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19th Century Railway Suppliers

RR Buyers Guide, 1874, Cover Few nineteenth century industries were as absolutely dependent upon their suppliers for their success -- or failure -- as were the railroads because they were such equipment intensive enterprises. (And, for that matter, they still are.) During the years of its construction, for instance, the CPRR usually had a dozen or more ships enroute from the East coast to California by way of Cape Horn bringing the many many thousands of tons of materials required to build and maintain the line. These included everything from pens and uniform buttons, shovels and drills, blasting powder and telegraph wire, every ounce of the spikes, bolts, and iron rail, and every locomotive.

An indication of the variety of goods and services needed by the railroad industry can be drawn from the selection of the advertisements of manufacturers and distributors of railway supplies seen below. Most of these are from the 1874 edition of the “Buyers’ Guide and Mechanics’ Manual for the use of Railway Officials” published by E.W. Bullinger, New York. (Several of the advertisements for car locks and seals are later.)-BCC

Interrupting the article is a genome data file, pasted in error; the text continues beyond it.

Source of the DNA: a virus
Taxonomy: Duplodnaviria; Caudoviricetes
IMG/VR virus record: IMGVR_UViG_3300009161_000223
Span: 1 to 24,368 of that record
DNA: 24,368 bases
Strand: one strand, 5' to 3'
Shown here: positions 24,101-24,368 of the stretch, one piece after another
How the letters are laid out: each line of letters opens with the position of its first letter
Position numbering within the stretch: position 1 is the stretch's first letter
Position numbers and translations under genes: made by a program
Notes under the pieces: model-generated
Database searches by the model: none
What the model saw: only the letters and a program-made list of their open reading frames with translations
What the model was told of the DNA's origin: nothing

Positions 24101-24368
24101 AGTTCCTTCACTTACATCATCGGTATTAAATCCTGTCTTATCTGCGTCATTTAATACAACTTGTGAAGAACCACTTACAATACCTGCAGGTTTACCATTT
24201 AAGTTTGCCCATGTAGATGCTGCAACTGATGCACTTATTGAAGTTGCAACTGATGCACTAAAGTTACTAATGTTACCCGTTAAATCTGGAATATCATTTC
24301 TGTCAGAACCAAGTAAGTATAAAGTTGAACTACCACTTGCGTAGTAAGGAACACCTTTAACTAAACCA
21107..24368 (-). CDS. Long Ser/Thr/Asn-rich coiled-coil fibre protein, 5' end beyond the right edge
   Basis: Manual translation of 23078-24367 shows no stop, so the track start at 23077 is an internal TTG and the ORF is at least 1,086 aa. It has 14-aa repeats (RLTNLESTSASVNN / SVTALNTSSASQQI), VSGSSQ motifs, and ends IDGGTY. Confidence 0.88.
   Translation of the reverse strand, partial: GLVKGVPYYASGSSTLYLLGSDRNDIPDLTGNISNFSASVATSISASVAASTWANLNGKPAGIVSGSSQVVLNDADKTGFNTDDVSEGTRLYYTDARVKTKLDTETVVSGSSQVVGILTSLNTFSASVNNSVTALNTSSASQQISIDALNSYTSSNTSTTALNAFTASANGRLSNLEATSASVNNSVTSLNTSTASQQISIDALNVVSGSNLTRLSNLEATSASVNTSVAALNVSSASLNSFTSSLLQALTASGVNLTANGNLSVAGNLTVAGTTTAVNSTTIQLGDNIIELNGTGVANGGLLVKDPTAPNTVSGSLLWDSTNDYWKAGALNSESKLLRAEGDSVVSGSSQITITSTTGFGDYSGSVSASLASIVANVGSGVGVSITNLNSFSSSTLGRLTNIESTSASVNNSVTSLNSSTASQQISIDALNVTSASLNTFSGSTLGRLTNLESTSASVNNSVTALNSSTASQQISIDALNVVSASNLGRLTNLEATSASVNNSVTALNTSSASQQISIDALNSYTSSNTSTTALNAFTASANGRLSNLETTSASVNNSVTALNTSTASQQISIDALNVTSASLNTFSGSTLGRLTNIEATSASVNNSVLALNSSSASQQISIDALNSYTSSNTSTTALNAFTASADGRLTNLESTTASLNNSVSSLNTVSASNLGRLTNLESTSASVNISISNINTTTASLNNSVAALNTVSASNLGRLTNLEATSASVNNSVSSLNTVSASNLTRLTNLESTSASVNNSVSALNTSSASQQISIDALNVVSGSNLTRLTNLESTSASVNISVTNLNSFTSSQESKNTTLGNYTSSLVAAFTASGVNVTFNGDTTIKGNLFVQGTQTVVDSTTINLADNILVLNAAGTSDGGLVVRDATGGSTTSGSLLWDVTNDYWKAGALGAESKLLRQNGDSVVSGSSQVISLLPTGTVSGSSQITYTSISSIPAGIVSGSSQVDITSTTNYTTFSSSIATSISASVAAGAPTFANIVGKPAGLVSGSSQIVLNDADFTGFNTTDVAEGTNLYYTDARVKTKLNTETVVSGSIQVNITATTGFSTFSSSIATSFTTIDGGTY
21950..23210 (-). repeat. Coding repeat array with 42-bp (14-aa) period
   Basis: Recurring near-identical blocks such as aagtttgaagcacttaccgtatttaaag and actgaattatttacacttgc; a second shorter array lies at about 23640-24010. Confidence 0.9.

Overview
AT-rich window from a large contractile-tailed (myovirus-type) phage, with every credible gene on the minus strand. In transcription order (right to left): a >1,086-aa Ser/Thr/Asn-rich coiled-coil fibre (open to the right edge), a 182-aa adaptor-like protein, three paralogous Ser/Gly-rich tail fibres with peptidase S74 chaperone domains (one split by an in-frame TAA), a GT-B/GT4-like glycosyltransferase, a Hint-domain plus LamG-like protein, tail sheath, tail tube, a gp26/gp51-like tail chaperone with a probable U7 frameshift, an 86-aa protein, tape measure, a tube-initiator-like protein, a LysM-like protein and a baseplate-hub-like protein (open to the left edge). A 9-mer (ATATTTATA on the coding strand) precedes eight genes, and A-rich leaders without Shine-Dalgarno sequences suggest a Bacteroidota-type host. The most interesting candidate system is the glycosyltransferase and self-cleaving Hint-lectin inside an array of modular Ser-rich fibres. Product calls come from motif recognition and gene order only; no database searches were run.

Railroad Buyers Guide, 1874, Title Page

Railroad Buyers Guide, 1874 (1 of 2)
[Click on an advertisement to get an enlarged view.]
rr_buyers_guide1of2.jpg, 0 bytes

Courtesy Bruce C. Cooper Collection.

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